Bruxism: When You’re Teeth-Clenching Instead of Dreaming in Your Sleep

Home » Bruxism: When You’re Teeth-Clenching Instead of Dreaming in Your Sleep

Researchers have found odd relationships between many parts of our bodies, including the link between gum disease and cardiovascular health. For instance, according to a Harvard study, people with gum disease are twice or thrice as likely to have a heart attack, stroke, or other serious cardiovascular conditions.

Even sleeping and the teeth have an unlikely relationship – in the form of bruxism. Bruxism is a disorder that may occur whether a person is awake (awake bruxism) or sleeping (sleep bruxism). When people have bruxism, they involuntarily clench, gnash, or grind their teeth. The condition usually has psychological causes, such as stress, anxiety, or intense emotions.

If you have bruxism, you may encounter a dilemma when deciding to have the condition treated: should you go to a sleep specialist or a dentist? The answer for both is yes.

It’s advisable to visit a dentist who is a member of the American Dental Association (ADA). Dental clinics that are affiliated with the ADA, such as Accucare Dental Centers, P.C., have access to up-to-date information on many dental cases, including those related to sleep disorders. They can help you identify the warning signs of excessive teeth clenching or grinding.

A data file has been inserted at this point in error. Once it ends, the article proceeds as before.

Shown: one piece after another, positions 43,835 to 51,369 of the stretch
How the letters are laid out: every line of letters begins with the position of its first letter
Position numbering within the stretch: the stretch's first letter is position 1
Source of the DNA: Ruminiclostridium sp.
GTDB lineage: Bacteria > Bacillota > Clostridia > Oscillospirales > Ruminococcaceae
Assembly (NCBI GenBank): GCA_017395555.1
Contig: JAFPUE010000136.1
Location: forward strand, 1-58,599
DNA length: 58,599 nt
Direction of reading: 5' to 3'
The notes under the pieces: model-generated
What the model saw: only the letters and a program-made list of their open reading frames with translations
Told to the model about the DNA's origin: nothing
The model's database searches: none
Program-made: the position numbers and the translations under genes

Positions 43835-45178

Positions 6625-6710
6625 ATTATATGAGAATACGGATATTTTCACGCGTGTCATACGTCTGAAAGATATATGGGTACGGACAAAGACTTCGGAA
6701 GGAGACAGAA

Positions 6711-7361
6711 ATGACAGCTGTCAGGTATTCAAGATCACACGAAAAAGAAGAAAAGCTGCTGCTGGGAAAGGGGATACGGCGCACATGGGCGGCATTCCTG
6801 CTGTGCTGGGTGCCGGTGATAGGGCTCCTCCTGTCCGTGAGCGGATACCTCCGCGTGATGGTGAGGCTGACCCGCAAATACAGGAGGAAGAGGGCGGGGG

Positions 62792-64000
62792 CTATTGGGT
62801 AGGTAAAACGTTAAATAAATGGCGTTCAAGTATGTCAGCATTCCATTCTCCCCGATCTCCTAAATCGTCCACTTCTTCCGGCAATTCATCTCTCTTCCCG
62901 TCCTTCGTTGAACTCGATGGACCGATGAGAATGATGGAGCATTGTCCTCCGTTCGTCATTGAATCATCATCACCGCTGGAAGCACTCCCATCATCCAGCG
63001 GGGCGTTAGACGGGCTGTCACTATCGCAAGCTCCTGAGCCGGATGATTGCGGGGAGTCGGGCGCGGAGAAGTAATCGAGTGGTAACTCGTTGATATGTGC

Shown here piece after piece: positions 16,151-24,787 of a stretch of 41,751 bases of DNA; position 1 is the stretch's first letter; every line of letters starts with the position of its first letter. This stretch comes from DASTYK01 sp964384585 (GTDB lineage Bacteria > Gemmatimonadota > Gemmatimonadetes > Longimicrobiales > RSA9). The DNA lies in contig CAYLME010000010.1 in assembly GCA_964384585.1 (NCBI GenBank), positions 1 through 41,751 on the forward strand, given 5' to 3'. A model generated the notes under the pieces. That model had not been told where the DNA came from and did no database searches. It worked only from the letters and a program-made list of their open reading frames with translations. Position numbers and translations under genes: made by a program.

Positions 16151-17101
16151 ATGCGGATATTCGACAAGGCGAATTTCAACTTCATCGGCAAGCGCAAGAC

The Signs

Chances are you are not aware that you have this disorder unless someone tells you. At times, teeth clenching or grinding can be loud enough that it wakes up your spouse or partner. It may be related to another sleep disorder called sleep apnea.

If you are aware that you have sleep apnea, you should check for signs of bruxism. According to the National Sleep Foundation, one in four people with sleep apnea tends to grind their teeth during sleep, as well.

If you have bruxism, you may usually experience tenderness in your jaw muscles especially upon waking up. You may also have facial pain and earache.

The Damage

As mentioned, bruxism may affect your dental health. It may cause teeth sensitivity and chipped teeth.  If it remains untreated, bruxism can slowly erode the enamel of your teeth. When the enamel is worn down, your tooth may have an increased risk of tooth decay, which may lead to cracked teeth.

Because excessive teeth grinding puts a lot of pressure on your jaw muscles, bruxism may also lead to temporomandibular joint (TMJ) problems. TMJ disorders may bring you difficulty or pain in chewing, facial pain, and locked jaw.

The Treatment

Woman holding mouth splint

Mouth splints and mouth guards can treat damaged teeth due to bruxism. These devices don’t stop the grinding but keep your upper and lower teeth separate. This way, you prevent your teeth from being damaged.

If the disorder has led to the oversensitivity of your teeth, your dentist might recommend using crowns to repair the damage. Oversensitive teeth often cause inability to chew properly, which may lead to decreased appetite and weight loss. In some cases, those who suffer from severe jaw pain may be given non-steroidal anti-inflammatory drugs to relieve the pain.

Apart from dental treatment, bruxism may also require psychological treatment as the situation could be a result of underlying psychological problems. If you are experiencing early signs of the disorder, you shouldn’t put off a visit to your dentist or a sleep specialist. You wouldn’t want one condition to lead to more health problems, after all.

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